Is this the future of public schools? Race-based dual valedictorians and salutatorians

Are race-based valedictorians the future?

West Point High is a poorly performing 81% Black high school in the Mississippi town of West Point. According to public records, Black students achieve an average ACT score of 15, while the school’s White minority, who make up 17% of the student body, earn an average of 19. White students score an average of 27% higher on the ACT. White students are also 63% more likely to pass the state’s math proficiency test and 59% more likely to pass the English proficiency test. In addition, white students are 157% more likely to be taking advanced placement classes than Black students.

However, the school name two Black female students as the 2021 valedictorian and salutatorian. This brought praise from local media and the NAACP, Except they were not the top two performing students. They were only the top two performing Black students.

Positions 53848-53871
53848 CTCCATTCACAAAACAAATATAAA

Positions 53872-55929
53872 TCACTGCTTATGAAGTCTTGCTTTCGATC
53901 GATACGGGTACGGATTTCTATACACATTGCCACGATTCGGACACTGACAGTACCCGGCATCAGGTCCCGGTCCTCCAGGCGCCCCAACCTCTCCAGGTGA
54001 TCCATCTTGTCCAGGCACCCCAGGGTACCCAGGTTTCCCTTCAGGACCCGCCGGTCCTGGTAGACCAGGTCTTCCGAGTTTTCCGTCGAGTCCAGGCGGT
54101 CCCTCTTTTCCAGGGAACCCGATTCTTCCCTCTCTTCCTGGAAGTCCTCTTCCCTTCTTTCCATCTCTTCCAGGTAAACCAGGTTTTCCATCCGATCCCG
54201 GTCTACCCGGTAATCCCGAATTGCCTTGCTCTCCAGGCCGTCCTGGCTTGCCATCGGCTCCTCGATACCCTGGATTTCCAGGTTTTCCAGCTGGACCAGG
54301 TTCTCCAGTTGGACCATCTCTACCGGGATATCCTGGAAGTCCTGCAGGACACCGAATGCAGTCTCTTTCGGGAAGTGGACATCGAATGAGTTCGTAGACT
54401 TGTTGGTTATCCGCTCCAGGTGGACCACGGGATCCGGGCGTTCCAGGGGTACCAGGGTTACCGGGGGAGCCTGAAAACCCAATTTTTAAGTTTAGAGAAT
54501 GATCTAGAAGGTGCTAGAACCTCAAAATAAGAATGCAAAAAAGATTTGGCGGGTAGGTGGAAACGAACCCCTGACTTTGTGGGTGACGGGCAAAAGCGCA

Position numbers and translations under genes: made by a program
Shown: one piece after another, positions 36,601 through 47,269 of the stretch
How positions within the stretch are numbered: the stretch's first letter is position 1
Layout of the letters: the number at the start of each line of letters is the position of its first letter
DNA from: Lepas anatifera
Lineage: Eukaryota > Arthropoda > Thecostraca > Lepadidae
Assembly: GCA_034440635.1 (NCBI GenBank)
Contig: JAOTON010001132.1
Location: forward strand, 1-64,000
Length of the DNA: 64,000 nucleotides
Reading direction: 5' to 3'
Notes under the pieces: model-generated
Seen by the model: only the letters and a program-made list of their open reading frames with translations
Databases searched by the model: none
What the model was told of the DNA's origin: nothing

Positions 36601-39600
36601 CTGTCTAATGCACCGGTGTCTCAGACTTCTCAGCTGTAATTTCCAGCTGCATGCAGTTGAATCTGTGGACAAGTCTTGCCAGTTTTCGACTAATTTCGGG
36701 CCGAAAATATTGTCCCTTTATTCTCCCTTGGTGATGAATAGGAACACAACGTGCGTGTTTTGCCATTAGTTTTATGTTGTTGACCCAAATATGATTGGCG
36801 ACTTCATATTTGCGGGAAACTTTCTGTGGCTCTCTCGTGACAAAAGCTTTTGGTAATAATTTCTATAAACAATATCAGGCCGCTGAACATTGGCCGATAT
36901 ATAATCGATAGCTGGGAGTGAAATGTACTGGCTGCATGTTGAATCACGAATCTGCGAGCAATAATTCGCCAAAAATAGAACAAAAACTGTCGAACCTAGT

Parents of the actual top-performing students, who are both White, threatened to sue. To resolve the matter, the school established a race-based dual awards system.

The top two performing studies will get awards, and the top two performing Black students were dubbed “co-valedictorian” and “co-salutatorian.” So the school will have two sets, one that earned the awards and one that was awarded for their skin color. During the graduation ceremony, the Black female “co-salutatorian” protested, declaring herself to be the “true salutatorian” when she took the stage.

West Point High is officially claiming that an employee made an honest mistake when giving the awards to two Black students.

Black racial activists have cried foul, and both families of the top-performing students say they have been threatened. The families of the two Black students are threatening to sue the school.

The New York Times reports that the issue of White students outperforming Black students is causing tension across Mississippi. Lisa M. Ross, a lawyer in Jackson, MS, says threats of lawsuits and racial accusations are common all over the state concerning High School graduations.

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